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INTRODUCTION 1

INTRODUCTION

1.1 Background study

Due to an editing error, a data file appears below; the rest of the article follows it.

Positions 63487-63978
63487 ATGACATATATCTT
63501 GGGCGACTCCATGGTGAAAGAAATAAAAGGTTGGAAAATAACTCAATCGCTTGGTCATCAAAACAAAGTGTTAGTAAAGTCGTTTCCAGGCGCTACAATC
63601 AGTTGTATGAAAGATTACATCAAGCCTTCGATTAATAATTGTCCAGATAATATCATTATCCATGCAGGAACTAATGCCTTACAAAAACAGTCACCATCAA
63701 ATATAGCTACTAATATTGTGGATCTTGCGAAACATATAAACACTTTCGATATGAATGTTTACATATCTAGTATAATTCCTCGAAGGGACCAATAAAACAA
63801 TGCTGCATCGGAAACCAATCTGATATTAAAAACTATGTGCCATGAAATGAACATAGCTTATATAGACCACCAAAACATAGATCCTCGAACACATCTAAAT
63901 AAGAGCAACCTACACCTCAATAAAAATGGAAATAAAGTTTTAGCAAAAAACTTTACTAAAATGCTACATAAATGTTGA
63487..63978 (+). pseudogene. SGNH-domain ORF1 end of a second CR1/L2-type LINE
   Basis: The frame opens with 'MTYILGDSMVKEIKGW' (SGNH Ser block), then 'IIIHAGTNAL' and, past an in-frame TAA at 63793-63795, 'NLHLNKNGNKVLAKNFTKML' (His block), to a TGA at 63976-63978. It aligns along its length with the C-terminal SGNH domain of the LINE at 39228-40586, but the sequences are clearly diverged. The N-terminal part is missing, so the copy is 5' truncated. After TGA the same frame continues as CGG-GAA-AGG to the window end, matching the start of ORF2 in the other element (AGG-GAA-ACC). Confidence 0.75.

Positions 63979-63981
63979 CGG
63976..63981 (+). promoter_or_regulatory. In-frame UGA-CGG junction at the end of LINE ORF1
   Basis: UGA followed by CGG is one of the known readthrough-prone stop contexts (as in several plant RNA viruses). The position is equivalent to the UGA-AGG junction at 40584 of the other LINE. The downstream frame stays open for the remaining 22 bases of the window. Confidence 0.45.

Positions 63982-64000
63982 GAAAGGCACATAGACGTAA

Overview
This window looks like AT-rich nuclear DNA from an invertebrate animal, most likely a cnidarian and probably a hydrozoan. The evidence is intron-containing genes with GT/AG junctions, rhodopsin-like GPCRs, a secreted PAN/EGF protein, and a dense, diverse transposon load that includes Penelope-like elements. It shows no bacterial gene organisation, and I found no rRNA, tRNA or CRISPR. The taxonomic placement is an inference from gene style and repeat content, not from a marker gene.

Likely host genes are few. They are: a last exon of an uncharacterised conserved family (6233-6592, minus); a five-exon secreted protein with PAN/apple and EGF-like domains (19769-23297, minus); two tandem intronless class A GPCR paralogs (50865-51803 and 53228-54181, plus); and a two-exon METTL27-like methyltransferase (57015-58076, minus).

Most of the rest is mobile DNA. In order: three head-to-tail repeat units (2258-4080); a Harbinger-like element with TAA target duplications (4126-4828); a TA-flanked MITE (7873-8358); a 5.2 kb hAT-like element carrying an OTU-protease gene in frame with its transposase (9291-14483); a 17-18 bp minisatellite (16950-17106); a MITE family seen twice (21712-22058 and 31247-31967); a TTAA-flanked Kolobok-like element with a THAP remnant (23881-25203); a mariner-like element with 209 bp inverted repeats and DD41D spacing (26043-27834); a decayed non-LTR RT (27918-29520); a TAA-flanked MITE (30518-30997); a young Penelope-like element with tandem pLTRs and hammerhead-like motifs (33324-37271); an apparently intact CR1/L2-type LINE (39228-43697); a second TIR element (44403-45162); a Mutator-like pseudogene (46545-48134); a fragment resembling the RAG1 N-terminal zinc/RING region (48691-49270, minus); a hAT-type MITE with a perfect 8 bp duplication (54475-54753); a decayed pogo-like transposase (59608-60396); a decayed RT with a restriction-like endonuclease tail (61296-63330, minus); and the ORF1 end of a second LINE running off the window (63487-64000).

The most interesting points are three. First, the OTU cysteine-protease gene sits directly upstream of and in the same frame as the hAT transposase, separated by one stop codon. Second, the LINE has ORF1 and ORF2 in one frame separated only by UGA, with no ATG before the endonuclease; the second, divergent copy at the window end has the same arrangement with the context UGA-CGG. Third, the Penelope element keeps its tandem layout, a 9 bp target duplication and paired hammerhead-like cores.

A mosque is the most important building in Islam as it is an institution of primary importance in the Muslim life and the main role of a mosque is a place of daily worship of Muslim. In the early days of Islam, the statement about the mosque is the most important building was very true in every aspect of the Islamic culture as seen in history of mosque construction and developments. Only a few days upon the Prophet Muhmmad arrival in Medina, he built the Quba’ mosque and it is constructed under a very simple and moderate circumstances, using a cluster of dates’ trunks, enclosed with bricks and roofed with palm fronds. The Prophet Muhammad (pbuh) said that one of the signs of the Day of Judgement’s imminence would be when people start vying in boasting with one another concerning mosques, including planning, construction, decoration and everything else that pertains to it (Sunan Abu Dawood), and since then, most of the mosque is moderately constructed. However, this does not mean that it is prohibited to the mosque decoration altogether. The whole thing must be studied carefully taking into consideration a number of religious and socio-economic factors. No tradition of the Prophet (pbuh) or a verse in the Qur’an that clearly and utterly prohibits mosque decoration (Spahic Omer, 2009). The roles of mosque in the era of The Prophet Muhammad SAW perceived on the larger scheme, thus the mosque became the top priority to Muslim in their daily live. The mosque is a symbol of Islamic enlightenment and sovereignty which connect the human with the creator and the mosque was monumental, symbolising the world and hereafter. After the construction of Quba’ mosque, the Prophet Muhammad built ‘Nabawi Mosque’ and which it plays a big role as a centre of religion, administration, Islamic operation, a place to seek the right and justice, a military headquarters, knowledge gathering, a centre for human relations and man’s relation with Allah SWT.